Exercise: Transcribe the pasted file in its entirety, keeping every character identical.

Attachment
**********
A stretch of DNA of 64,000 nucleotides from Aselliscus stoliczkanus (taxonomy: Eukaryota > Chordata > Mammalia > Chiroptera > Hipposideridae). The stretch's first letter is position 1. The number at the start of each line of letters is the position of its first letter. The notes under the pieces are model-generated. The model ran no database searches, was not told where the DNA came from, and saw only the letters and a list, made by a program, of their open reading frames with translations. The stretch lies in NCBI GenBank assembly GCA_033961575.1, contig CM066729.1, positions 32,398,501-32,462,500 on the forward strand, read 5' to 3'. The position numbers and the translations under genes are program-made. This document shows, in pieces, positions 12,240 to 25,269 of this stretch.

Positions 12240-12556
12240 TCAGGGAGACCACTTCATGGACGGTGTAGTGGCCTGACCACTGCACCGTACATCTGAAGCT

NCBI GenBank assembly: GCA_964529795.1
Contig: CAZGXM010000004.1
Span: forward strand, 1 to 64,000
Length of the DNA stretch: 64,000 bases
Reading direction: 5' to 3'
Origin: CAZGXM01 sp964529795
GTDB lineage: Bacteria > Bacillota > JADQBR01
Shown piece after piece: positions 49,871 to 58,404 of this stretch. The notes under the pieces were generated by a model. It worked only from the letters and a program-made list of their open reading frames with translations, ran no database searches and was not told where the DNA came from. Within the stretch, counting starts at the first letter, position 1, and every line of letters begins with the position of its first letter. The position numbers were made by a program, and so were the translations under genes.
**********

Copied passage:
A stretch of DNA of 64,000 nucleotides from Aselliscus stoliczkanus (taxonomy: Eukaryota > Chordata > Mammalia > Chiroptera > Hipposideridae). The stretch's first letter is position 1. The number at the start of each line of letters is the position of its first letter. The notes under the pieces are model-generated. The model ran no database searches, was not told where the DNA came from, and saw only the letters and a list, made by a program, of their open reading frames with translations. The stretch lies in NCBI GenBank assembly GCA_033961575.1, contig CM066729.1, positions 32,398,501-32,462,500 on the forward strand, read 5' to 3'. The position numbers and the translations under genes are program-made. This document shows, in pieces, positions 12,240 to 25,269 of this stretch.

Positions 12240-12556
12240 TCAGGGAGACCACTTCATGGACGGTGTAGTGGCCTGACCACTGCACCGTACATCTGAAGCT

NCBI GenBank assembly: GCA_964529795.1
Contig: CAZGXM010000004.1
Span: forward strand, 1 to 64,000
Length of the DNA stretch: 64,000 bases
Reading direction: 5' to 3'
Origin: CAZGXM01 sp964529795
GTDB lineage: Bacteria > Bacillota > JADQBR01
Shown piece after piece: positions 49,871 to 58,404 of this stretch. The notes under the pieces were generated by a model. It worked only from the letters and a program-made list of their open reading frames with translations, ran no database searches and was not told where the DNA came from. Within the stretch, counting starts at the first letter, position 1, and every line of letters begins with the position of its first letter. The position numbers were made by a program, and so were the translations under genes.